But my sources say their interactions with BP haven't been so amicable. "When I tried to point this out at the meetings, BP shut me up," says Zales. "In my mind, one pleasure boat is too many."

"We've suggested an easy fix to this problem," adds Becker. "There are several federal and state databases available that identify who the licenses commercial fishing and charter boats are."

In Pensacola, emotions are running high as bank accounts are drained. One wife of a charter boat captain, with two boats carrying a mortgage of $500,000, describes how BP hired a boat owned by a chiropractor, with purple and yellow flames on its hull. "They have activated freaking ski boats," she cries, "while my husband, who has been in the charter business for two decades, sits idle."

What makes matters worse is the randomness: There is no established protocol for who is under contract or how long they stay under contract. Some boats have been approved by BP weeks ago, but have yet to be called into duty, which may involve transporting supplies, assisting wildlife rescue, or deploying containment and sorbent booms. Others are approved and immediately put on contract—Robson said three sailboats somehow got approved by BP, though they were eventually dropped when the errors were discovered. The consensus among the captains isn't that BP has pursued favoritism or insider deals, but rather acted incompetently.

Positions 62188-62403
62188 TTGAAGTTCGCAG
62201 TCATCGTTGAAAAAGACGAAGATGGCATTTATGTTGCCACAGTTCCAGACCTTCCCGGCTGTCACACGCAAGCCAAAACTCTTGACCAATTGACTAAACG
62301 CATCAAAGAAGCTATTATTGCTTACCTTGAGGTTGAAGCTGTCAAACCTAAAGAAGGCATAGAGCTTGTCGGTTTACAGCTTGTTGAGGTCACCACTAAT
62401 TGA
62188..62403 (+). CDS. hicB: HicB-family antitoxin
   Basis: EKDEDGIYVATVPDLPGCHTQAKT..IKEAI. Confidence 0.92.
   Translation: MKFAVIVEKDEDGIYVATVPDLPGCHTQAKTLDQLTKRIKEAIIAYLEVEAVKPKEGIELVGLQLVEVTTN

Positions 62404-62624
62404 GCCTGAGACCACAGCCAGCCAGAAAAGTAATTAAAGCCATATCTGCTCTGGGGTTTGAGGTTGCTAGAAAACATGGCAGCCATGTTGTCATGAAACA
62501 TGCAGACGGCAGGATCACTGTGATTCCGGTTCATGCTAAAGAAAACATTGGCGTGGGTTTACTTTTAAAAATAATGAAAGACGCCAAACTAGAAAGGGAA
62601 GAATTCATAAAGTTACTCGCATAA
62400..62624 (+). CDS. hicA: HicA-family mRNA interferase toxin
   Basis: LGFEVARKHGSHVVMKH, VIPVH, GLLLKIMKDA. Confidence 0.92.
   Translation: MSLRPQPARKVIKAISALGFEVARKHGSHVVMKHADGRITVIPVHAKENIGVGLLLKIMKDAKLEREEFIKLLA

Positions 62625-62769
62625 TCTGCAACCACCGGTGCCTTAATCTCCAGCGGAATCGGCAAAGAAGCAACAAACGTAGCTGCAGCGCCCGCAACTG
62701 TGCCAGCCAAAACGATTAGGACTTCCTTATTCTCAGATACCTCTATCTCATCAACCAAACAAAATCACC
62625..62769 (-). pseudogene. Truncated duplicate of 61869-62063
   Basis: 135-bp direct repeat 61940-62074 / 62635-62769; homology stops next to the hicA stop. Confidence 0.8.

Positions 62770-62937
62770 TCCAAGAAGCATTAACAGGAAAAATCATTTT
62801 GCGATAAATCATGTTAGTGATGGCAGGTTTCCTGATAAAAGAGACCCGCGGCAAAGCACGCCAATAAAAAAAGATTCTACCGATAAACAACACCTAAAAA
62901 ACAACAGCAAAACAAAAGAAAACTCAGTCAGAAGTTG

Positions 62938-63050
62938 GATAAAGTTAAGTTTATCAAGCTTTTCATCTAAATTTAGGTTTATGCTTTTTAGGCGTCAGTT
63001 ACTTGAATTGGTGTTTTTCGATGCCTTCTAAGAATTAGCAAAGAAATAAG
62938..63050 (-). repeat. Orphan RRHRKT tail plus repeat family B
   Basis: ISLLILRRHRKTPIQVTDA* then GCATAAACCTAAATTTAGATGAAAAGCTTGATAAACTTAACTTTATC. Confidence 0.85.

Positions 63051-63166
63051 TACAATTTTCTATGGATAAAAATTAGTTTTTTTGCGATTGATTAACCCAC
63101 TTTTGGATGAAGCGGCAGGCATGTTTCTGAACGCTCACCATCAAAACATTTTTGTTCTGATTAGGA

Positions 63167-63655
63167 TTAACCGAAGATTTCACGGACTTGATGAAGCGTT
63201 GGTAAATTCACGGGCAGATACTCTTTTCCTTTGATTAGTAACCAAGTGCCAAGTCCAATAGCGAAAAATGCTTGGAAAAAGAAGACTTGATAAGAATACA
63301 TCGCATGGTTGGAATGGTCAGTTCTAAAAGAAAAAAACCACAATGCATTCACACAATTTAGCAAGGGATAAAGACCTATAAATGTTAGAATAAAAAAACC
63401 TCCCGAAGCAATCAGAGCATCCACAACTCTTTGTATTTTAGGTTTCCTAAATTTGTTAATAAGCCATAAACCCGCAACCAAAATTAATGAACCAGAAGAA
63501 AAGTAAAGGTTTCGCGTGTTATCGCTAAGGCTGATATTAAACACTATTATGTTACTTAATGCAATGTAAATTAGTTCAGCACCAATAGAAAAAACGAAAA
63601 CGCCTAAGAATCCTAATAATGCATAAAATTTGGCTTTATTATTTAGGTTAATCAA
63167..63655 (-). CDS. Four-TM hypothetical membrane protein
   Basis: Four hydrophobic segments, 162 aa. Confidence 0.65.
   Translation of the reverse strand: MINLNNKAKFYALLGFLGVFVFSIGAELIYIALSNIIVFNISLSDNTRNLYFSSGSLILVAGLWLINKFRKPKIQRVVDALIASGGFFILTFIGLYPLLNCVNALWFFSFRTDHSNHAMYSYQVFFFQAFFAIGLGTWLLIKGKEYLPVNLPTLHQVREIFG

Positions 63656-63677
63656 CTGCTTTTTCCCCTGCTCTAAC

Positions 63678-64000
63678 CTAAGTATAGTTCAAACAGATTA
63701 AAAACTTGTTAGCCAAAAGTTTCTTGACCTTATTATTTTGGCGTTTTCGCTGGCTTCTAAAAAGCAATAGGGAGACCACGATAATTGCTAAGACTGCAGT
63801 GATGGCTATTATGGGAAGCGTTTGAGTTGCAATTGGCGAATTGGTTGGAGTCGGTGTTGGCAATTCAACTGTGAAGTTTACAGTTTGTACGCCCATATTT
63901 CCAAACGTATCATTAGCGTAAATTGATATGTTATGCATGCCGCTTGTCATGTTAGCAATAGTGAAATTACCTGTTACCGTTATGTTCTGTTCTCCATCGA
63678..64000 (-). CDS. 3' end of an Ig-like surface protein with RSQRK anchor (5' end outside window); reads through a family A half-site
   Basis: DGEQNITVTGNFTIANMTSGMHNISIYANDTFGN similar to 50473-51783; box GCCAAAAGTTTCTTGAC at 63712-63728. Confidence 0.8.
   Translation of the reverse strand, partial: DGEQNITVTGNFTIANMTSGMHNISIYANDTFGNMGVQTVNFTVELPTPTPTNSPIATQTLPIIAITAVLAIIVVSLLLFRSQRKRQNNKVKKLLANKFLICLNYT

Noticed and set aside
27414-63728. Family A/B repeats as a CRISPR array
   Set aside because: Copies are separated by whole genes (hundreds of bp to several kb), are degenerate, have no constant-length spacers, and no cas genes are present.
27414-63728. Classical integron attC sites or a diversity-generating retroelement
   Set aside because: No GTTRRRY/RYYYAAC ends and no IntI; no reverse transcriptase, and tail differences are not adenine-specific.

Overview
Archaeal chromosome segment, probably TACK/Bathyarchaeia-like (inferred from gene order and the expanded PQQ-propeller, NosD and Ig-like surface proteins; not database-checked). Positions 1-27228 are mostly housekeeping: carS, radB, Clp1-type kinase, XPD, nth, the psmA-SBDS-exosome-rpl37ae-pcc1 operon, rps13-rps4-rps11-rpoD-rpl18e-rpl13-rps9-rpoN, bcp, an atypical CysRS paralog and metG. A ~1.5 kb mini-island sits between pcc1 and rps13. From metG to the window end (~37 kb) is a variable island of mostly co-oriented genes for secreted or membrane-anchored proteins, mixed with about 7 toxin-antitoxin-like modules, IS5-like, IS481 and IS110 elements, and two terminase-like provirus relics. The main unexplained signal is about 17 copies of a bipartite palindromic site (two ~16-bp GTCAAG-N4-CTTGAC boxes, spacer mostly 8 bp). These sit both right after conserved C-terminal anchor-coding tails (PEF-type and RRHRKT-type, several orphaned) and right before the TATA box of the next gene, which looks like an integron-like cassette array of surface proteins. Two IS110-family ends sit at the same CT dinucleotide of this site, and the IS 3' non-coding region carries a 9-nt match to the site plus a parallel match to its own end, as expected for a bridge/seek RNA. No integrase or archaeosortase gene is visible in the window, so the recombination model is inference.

"We've had three different BP reps in our area since this all started," says Robson. "Each says they're going to talk their bosses about it, but nothing happens. We get no answers, nobody is in charge."

Robson and his association has proposed that BP give every vessel a number and rotate the charter boats through the Vessels for Opportunity program, which would give every boat a chance to make a little money to supplement the loss of charter income.

"People would know where they are on the list and could arrange their charter bookings accordingly," says Robson. "Right now you're only given 24 hours when they call you."

Meanwhile, those who have gotten the contracts gripe that BP has been slow in paying. One captain, Steve Vrondran, who owns two charter boats in Gulf Shores, Alabama, says he's been activated for a month in the Vessels program, and has yet to be paid. "We were told to submit our first invoice after the first week and then every two weeks after that," says Vrondran. "Payments were to be made within two weeks. I've been calling every day for the past two weeks. I was first told I had to resubmit my invoices. Now I can't get anyone to return my freaking phone call." Vrondran says that the holdup apparently surrounds BP's approval of the $200 per day pay for the deckhands.

"Don't tell us you're paying the captain and crew, if you don't mean it," says Vrondran. "My employees expect to be paid. And I don't really have the money to do it."

Rick Outzen is publisher and editor of Independent News, the alternative newsweekly for Northwest Florida.